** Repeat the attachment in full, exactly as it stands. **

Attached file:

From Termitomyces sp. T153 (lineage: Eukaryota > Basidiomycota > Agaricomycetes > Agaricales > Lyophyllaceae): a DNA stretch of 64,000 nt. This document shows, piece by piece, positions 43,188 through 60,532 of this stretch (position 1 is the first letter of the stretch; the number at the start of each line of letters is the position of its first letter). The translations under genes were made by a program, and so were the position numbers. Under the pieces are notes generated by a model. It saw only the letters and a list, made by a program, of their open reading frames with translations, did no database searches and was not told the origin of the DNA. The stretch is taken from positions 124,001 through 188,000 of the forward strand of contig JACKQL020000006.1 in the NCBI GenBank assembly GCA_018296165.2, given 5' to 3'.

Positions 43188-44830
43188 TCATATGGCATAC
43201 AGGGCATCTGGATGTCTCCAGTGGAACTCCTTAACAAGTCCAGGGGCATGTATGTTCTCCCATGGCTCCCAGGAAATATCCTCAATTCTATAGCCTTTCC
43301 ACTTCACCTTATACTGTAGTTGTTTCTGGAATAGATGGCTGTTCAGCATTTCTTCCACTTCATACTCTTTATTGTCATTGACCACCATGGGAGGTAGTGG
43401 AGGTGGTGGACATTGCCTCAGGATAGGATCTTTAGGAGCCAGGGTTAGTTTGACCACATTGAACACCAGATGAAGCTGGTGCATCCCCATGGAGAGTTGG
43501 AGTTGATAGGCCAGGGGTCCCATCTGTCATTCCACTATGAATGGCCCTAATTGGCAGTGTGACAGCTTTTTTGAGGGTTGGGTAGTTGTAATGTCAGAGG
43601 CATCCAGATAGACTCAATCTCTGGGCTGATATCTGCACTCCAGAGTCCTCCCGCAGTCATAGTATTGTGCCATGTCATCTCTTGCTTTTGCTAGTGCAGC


From Termitomyces sp. T153 (lineage: Eukaryota > Basidiomycota > Agaricomycetes > Agaricales > Lyophyllaceae): a DNA stretch of 64,000 nt. This document shows, piece by piece, positions 43,188 through 60,532 of this stretch (position 1 is the first letter of the stretch; the number at the start of each line of letters is the position of its first letter). The translations under genes were made by a program, and so were the position numbers. Under the pieces are notes generated by a model. It saw only the letters and a list, made by a program, of their open reading frames with translations, did no database searches and was not told the origin of the DNA. The stretch is taken from positions 124,001 through 188,000 of the forward strand of contig JACKQL020000006.1 in the NCBI GenBank assembly GCA_018296165.2, given 5' to 3'.

Positions 43188-44830
43188 TCATATGGCATAC
43201 AGGGCATCTGGATGTCTCCAGTGGAACTCCTTAACAAGTCCAGGGGCATGTATGTTCTCCCATGGCTCCCAGGAAATATCCTCAATTCTATAGCCTTTCC
43301 ACTTCACCTTATACTGTAGTTGTTTCTGGAATAGATGGCTGTTCAGCATTTCTTCCACTTCATACTCTTTATTGTCATTGACCACCATGGGAGGTAGTGG
43401 AGGTGGTGGACATTGCCTCAGGATAGGATCTTTAGGAGCCAGGGTTAGTTTGACCACATTGAACACCAGATGAAGCTGGTGCATCCCCATGGAGAGTTGG
43501 AGTTGATAGGCCAGGGGTCCCATCTGTCATTCCACTATGAATGGCCCTAATTGGCAGTGTGACAGCTTTTTTGAGGGTTGGGTAGTTGTAATGTCAGAGG
43601 CATCCAGATAGACTCAATCTCTGGGCTGATATCTGCACTCCAGAGTCCTCCCGCAGTCATAGTATTGTGCCATGTCATCTCTTGCTTTTGCTAGTGCAGC